I have said relatively little about the crisis in the financial sector largely because there are so many others out there who are covering this story in much more detail than I have any desire to get into. Also, my trading is driven largely by technical analysis, charts and market sentiment, with fundamental analysis usually playing a prominent role only in my long-term holdings.
That being said, this blog has an emphasis on volatility and risk, so this morning I pulled up some implied volatility charts in the financial sector and drilled down from general to specific to see to what extent implied volatility might indicate vis-à-vis the possibility of the tide turning in investor fear. I have appended several of these charts below. On the left hand side, they include the generic large cap financial sector index, XLF (components), as well as the securities broker dealer index, XBD, whose volatility I analyzed back in August. On the right side, I have the banks. The BKX (components) is capitization-weighted and thus tilts toward money center banks; the KRX (components) has a strong regional and local focus; and the MFX (components), as the name suggests, includes banks and other financial companies that are heavily involved in the mortgage finance business. For comparison purposes, the BKX is down 18.7% on the year, the KRX is down 20.5% and the MFX is off 44.6%.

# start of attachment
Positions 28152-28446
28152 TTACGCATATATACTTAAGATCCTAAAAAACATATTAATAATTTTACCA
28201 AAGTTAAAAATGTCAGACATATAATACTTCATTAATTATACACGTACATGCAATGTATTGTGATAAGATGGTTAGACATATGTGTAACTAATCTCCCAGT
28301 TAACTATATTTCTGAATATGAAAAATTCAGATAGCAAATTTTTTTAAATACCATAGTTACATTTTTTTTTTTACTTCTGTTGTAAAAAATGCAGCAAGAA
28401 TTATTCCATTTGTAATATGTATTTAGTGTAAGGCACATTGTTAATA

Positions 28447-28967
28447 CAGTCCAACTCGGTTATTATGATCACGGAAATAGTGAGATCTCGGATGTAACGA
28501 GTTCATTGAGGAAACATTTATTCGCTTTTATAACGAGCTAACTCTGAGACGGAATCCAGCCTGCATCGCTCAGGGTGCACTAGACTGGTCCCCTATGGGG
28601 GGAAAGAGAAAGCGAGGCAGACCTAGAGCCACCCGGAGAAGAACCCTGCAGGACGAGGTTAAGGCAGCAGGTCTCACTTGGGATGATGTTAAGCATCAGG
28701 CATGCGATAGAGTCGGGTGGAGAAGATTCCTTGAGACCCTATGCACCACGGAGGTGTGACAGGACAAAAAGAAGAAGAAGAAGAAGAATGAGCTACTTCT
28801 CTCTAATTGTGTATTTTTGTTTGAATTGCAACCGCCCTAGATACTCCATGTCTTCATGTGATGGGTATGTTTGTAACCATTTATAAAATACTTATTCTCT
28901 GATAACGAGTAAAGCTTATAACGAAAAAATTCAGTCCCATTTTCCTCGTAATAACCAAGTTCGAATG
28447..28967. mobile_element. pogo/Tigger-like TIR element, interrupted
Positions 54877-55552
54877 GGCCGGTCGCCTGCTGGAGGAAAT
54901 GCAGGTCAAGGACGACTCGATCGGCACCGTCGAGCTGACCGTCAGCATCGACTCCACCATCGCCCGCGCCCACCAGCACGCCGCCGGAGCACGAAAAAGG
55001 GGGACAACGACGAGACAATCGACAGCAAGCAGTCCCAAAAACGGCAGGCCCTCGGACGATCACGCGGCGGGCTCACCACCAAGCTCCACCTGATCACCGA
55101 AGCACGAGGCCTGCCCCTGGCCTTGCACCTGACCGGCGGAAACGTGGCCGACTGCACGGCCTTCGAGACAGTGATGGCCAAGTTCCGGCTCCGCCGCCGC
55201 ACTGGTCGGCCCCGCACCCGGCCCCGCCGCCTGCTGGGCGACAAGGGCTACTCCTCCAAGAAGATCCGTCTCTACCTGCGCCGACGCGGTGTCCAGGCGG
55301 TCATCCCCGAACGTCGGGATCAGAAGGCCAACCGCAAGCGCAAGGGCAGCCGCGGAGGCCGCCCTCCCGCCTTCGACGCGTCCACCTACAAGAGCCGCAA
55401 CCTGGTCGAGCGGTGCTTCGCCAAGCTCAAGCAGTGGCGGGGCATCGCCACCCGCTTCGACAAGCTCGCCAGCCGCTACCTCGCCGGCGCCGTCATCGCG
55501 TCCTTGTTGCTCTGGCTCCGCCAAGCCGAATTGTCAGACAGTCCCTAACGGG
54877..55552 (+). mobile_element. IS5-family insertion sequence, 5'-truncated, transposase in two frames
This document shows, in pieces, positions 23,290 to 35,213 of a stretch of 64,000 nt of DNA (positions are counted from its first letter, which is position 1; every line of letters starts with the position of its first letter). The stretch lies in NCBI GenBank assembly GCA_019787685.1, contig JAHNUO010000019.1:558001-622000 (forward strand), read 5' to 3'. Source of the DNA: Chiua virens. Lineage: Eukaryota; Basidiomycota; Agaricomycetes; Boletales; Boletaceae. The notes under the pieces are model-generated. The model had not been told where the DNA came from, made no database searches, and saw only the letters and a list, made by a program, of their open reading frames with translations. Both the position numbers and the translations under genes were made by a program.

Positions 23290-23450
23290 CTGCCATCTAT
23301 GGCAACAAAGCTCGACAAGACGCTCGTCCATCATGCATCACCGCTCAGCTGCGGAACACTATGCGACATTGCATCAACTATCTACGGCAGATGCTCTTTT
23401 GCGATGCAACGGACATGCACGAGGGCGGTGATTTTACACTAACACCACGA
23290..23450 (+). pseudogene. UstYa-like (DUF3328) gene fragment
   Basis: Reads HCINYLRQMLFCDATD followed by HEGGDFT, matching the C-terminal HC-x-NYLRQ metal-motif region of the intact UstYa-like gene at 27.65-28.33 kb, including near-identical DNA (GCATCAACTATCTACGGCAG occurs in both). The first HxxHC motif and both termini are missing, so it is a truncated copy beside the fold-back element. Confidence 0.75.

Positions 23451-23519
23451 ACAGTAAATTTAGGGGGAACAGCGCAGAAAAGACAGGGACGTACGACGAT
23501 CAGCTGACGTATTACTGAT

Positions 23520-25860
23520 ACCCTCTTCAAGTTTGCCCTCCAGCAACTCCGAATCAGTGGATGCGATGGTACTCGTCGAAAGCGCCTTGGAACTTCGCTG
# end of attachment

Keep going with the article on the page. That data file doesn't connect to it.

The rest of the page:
From an IV perspective (and yes, many of these companies could use some intravenous fluids) I generally glance at XLF only as a generic overview of the financial sector. The first finding of interest is that implied volatility in the XBD peaked in August and made a double top before Thanksgiving. This is consistent with the widespread belief that Goldman Sachs (GS) has dodged the subprime bullet and other players in this sector have had sufficient time and corporate agility – if not perhaps the ideal risk management policies – to limit any additional damage.
The banks are another story. Implied volatility in the money center banks and regional banks topped out at the end of November and is currently just below the August highs. Still more concerning, if not more surprising, is the performance of the mortgage finance sector, where implied volatility is above the August peak and in the process of challenging the late November high water mark. If I were a meteorologist looking at implied volatility, I would conclude that the storm has passed in the broker-dealer sector, but more thunderclouds are approaching in the regional banking and mortgage finance sectors.